New system pinpoints strong consumer food profile
consumers as researchers in the US design a new method to help
survey respondents remember 'forgotten foods'.
Acquiring spot-on information about current and potential markets for food products can provide food manufacturers with an advantage in today's keenly competitive times.
Scientists at the US Agricultural Research Service's Food Surveys Research Group (FSRG) have developed a system for achieving nearly total recall for food consumed.
Called the Automated Multiple Pass Method (AMPM), the survey instrument helps people remember and report the foods they ate over 24 hours. It consists of a specialised software programme, operated by trained interviewers. The method is now the primary instrument used to collect dietary food intake data from individuals sampled in the US in national surveys.
AMPM is now the cornerstone of the FSRG's Dietary Intake Data System - an overarching infrastructure of computer programmes and databases that serves as the backbone for the federal government's annual national survey, known as 'What We Eat in America'.
For the new five-step system, people are first encouraged to tell the interviewers about the foods they remembered eating the day before. The second step involves probing the respondent's mind for forgotten foods. Carefully crafted questions, embedded with word triggers and probes, ignite memories of potentially forgotten foods eaten.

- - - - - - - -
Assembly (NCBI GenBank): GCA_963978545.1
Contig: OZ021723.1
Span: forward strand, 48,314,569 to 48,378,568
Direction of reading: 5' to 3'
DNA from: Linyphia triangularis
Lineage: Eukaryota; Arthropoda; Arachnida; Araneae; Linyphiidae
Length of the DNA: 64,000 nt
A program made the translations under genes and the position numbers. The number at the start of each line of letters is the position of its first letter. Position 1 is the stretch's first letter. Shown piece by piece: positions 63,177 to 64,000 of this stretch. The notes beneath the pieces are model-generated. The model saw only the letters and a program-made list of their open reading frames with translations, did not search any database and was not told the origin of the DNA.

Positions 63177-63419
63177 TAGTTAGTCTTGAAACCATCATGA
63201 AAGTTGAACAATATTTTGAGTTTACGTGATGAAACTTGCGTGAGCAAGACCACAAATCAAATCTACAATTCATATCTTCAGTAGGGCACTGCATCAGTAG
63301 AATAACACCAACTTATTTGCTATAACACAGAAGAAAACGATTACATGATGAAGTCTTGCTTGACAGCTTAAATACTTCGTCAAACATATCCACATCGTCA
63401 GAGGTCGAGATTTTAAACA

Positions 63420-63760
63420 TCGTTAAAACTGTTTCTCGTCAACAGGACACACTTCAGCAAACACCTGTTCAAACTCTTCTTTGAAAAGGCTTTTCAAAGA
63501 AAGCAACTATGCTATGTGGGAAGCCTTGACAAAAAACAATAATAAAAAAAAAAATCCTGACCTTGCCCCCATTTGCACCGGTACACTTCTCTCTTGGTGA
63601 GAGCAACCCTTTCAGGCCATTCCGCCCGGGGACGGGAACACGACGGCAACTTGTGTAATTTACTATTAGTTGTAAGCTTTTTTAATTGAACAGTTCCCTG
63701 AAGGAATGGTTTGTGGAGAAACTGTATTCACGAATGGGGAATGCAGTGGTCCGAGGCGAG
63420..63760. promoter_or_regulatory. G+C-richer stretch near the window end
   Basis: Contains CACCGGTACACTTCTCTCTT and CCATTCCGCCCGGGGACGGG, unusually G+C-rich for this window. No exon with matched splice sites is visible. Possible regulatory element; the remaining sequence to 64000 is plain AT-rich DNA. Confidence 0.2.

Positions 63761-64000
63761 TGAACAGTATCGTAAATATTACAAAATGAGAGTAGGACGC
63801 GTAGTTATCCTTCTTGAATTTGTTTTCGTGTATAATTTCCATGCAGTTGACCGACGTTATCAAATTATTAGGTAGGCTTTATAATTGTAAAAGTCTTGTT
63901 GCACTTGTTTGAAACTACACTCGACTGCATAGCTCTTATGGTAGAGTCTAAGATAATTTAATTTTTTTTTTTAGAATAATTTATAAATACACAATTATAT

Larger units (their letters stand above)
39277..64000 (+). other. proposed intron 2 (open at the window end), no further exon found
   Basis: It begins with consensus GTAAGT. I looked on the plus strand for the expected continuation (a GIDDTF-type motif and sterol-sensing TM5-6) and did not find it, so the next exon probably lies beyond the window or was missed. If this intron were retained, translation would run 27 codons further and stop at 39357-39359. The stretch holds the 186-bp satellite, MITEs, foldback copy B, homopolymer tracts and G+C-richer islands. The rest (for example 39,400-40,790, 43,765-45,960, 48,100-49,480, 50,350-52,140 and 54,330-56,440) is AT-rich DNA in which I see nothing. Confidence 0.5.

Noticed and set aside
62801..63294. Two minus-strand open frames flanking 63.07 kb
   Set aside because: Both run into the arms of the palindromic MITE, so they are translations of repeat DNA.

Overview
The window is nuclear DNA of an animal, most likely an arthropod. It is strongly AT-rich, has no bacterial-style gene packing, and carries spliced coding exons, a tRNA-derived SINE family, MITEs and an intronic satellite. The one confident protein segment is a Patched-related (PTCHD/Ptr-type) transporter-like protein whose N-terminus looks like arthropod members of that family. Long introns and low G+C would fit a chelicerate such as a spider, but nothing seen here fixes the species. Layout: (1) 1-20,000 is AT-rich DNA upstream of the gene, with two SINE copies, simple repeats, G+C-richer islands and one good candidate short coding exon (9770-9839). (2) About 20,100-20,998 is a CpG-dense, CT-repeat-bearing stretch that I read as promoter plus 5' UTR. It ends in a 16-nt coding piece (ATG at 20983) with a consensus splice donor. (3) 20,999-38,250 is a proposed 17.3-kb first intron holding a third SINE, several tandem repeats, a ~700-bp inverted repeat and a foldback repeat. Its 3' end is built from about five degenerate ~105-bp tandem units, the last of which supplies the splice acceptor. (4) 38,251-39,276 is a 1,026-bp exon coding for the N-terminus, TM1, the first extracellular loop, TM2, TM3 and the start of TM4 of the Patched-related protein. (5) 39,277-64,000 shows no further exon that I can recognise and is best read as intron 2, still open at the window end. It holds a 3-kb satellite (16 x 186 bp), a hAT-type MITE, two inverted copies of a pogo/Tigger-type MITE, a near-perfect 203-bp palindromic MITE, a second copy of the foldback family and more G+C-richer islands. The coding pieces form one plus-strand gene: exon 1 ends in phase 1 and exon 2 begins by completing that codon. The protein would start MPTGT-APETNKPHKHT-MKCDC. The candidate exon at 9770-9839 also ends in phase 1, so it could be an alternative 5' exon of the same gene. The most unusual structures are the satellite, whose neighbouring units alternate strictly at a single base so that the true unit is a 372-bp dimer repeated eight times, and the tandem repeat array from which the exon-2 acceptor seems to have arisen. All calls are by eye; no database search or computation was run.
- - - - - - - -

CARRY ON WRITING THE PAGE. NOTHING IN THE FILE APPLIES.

During the third step, answers already given are readdressed in the context of an 'eating occasion', such as breakfast, snack, or lunch, as well as a time of day. For example, the interviewer will ask, "What would you call that eating occasion?"
The five-step system was designed so that respondents are more in control during the first three steps. The fourth step is reserved for more difficult, detail-oriented questions, 'carefully executed by the interviewer after having developed a rapport', to increase the possibility of eliciting a thoughtful response.
The fifth step provides one last opportunity to remember foods that were consumed.
Late last year, FSRG completed the data-collection phase of a large-scale human research study designed to measure the effectiveness of AMPM. Preliminary research findings show the method enabled the first 100 volunteers to recall what they had eaten to within 2 per cent of the actual calories used.
The AMPM validation study has created a large database on diet, energy expenditure, weight status, body composition, physical activity, fitness, and biochemical indices of diet and health of 525 adult participants recruited last year for the first large validation study. The study's large core of data may be used as the foundation for future diet and health studies, said the FSRG will continue analysing the data over the next year.
Nearly 50 years ago, US Congress mandated that a continuing survey - the NHANES (National Health and Nutrition Examination Survey) - be conducted periodically to collect statistical data about the current dietary intake and health of people in the US. In 2002, AMPM was first used to collect the dietary intake component of the national survey.